We used a comprehensive search strategy for our review. In this paper, we report the findings of a retrospective analysis of how and where we found the evidence relevant to our review question. This analysis was intended to answer two questions: what were the relative and distinct contributions of different ways of finding evidence, and could we have found the evidence that mattered more efficiently?


We have reported full details of our search strategy previously.23

We chose to restrict our search of electronic databases to the 20 databases that had produced the highest yield in the search for a previous systematic review on a related topic, the health effects of new roads.38

We developed our search syntax iteratively.7 We first conducted a scoping search with a provisional set of terms, retrieved the 100 most relevant abstracts, and then added additional indexing or text word terms used in those references to our search strategy. We then adapted the search syntax for each database or interface used. We did not limit the search using terms for study design.

We decided not to attempt a “systematic” internet search. Instead, we used three quality assured gateway sites (,, and and our own knowledge to generate lists of potentially relevant web sites, from which we selected a purposive sample of 16 sites that contained bibliographies or searchable databases of documents. These represented a range of types of organisation (academic, government, and voluntary), countries of origin (Canada, all the countries of the European Union, Norway, and the United States of America), and language of publication (Danish, English, French, Norwegian, and Swedish).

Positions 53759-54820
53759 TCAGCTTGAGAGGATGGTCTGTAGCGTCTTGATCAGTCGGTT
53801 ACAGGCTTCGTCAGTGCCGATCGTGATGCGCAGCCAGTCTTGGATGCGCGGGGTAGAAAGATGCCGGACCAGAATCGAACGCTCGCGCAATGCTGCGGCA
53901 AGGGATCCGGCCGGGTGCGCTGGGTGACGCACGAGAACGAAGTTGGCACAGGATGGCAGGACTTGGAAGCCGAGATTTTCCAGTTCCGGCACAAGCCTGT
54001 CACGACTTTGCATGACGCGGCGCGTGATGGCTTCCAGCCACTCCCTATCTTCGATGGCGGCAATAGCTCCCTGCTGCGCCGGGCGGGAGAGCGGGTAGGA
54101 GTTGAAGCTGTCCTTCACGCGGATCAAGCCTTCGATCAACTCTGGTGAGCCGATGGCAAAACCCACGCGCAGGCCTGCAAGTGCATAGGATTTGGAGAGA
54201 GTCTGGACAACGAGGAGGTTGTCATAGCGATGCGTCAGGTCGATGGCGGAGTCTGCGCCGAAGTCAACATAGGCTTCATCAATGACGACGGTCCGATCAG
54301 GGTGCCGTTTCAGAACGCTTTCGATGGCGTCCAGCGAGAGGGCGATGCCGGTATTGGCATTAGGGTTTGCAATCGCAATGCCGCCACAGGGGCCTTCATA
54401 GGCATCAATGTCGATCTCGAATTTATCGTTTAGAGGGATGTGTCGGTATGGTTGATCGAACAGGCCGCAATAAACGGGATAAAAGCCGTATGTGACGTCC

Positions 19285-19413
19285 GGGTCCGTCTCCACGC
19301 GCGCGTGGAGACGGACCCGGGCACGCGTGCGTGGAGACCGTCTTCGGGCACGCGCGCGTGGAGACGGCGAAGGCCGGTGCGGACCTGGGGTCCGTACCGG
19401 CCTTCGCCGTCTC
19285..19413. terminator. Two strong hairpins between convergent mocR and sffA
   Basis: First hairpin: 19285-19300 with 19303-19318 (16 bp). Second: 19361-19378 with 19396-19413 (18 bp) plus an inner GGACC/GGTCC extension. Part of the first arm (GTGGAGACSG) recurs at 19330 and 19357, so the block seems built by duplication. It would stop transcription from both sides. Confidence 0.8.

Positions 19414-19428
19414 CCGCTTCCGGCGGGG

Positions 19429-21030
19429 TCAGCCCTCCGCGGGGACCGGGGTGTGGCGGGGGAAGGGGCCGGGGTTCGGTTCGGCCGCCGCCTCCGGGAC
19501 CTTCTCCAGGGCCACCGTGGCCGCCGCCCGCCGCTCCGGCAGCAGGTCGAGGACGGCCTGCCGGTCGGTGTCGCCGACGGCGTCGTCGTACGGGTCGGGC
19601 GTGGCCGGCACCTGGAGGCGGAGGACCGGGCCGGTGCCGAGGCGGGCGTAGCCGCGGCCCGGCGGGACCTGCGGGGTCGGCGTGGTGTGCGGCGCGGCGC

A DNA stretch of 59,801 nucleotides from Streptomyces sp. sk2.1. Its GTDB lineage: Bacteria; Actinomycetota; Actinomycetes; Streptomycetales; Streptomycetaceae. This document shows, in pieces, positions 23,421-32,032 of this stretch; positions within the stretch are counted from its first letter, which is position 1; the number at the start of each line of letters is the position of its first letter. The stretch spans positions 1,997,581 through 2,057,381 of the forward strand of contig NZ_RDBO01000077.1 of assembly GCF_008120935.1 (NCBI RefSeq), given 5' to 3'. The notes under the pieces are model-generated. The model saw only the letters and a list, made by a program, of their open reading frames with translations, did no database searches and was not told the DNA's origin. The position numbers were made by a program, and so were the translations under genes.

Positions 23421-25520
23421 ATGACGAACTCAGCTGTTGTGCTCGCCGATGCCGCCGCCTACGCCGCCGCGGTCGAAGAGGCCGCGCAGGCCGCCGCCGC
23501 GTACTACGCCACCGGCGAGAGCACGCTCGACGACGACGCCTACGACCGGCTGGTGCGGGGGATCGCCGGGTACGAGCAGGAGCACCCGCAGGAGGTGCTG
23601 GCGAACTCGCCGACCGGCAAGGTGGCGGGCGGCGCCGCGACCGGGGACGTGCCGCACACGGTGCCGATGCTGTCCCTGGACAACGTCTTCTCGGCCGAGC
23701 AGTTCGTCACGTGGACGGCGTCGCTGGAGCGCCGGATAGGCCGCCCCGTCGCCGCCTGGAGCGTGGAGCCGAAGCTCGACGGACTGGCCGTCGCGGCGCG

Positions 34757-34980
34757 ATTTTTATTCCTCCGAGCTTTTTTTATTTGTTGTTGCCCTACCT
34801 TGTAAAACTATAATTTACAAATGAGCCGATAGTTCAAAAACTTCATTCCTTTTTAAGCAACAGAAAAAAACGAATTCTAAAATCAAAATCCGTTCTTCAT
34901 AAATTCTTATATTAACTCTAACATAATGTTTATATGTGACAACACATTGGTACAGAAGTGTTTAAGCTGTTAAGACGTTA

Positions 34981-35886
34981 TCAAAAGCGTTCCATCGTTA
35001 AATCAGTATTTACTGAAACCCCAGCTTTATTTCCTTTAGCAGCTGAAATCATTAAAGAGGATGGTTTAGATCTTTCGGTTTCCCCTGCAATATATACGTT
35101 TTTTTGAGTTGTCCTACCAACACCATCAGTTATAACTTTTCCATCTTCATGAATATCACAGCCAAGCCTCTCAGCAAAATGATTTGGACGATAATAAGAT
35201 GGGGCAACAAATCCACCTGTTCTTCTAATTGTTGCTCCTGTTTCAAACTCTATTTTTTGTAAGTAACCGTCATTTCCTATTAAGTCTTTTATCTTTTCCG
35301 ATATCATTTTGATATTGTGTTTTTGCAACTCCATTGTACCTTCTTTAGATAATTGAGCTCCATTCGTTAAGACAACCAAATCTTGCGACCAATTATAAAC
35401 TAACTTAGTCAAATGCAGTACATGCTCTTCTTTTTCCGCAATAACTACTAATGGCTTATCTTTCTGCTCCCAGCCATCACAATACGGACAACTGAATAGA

We posted our review protocol on our web site ( along with an interim list of over 200 references, and then issued invitations both personally to experts and more generally to relevant electronic mail groups, inviting people to review our list of references and suggest additional studies. We also searched the reference lists of all documents obtained and our own existing collections of references.

When our review was complete, we analysed where we had obtained the references for all relevant studies. We based this analysis on a notional hierarchy of sources ranging from “first-line” health databases such as Medline (at the top) to stumbling upon studies by chance (at the bottom). This hierarchy reflected the general order in which we had conducted our search. For each study, we identified the highest order source from which we had identified a reference to it—either a primary report of the study, or a secondary source (literature review, book chapter, or similar) that included an appropriate reference to a primary report.


We identified 69 relevant studies, of which we included 22 in our final synthesis.23 We found about half of all relevant studies through the Transport database; we had not found these in databases more familiar to health and social science researchers (table). Only four of the 69 relevant studies were found in one of our “first-line” health databases.